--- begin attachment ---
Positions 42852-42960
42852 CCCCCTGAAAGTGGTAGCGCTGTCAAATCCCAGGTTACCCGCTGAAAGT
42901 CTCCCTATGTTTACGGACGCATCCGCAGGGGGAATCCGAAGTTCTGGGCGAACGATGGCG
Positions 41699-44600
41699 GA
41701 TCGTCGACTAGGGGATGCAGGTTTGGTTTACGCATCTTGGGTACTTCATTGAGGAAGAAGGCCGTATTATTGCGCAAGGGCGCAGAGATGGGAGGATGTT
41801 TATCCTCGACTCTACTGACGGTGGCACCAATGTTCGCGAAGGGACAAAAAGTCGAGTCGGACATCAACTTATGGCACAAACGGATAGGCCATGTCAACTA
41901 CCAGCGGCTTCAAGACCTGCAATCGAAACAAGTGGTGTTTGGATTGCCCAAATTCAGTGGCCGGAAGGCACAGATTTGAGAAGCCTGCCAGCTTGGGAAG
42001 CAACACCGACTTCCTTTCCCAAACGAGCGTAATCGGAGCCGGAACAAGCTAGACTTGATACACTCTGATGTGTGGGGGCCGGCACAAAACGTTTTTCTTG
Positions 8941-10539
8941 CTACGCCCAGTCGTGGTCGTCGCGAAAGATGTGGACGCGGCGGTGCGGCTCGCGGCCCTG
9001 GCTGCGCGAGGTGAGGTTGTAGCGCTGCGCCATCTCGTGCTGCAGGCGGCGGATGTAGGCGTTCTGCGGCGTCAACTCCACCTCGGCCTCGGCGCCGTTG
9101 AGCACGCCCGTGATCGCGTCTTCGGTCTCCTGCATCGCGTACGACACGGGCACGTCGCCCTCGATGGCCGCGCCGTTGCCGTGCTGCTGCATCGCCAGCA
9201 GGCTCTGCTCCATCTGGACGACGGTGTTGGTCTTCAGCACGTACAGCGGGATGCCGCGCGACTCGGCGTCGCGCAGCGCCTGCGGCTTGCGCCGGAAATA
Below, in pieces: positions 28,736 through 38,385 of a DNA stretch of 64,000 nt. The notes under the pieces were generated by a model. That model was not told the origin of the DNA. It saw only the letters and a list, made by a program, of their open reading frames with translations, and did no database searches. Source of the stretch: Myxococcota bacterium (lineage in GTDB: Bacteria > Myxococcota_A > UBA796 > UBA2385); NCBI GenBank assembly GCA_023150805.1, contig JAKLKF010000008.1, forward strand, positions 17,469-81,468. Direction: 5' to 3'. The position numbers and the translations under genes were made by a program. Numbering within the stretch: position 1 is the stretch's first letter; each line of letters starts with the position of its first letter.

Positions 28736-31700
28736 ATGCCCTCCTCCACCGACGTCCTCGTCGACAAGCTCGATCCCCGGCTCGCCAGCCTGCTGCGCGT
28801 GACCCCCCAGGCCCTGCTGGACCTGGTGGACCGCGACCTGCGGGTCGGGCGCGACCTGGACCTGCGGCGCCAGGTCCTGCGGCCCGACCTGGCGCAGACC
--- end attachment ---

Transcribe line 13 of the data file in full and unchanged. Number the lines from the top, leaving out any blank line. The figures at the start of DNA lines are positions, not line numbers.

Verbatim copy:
9101 AGCACGCCCGTGATCGCGTCTTCGGTCTCCTGCATCGCGTACGACACGGGCACGTCGCCCTCGATGGCCGCGCCGTTGCCGTGCTGCTGCATCGCCAGCA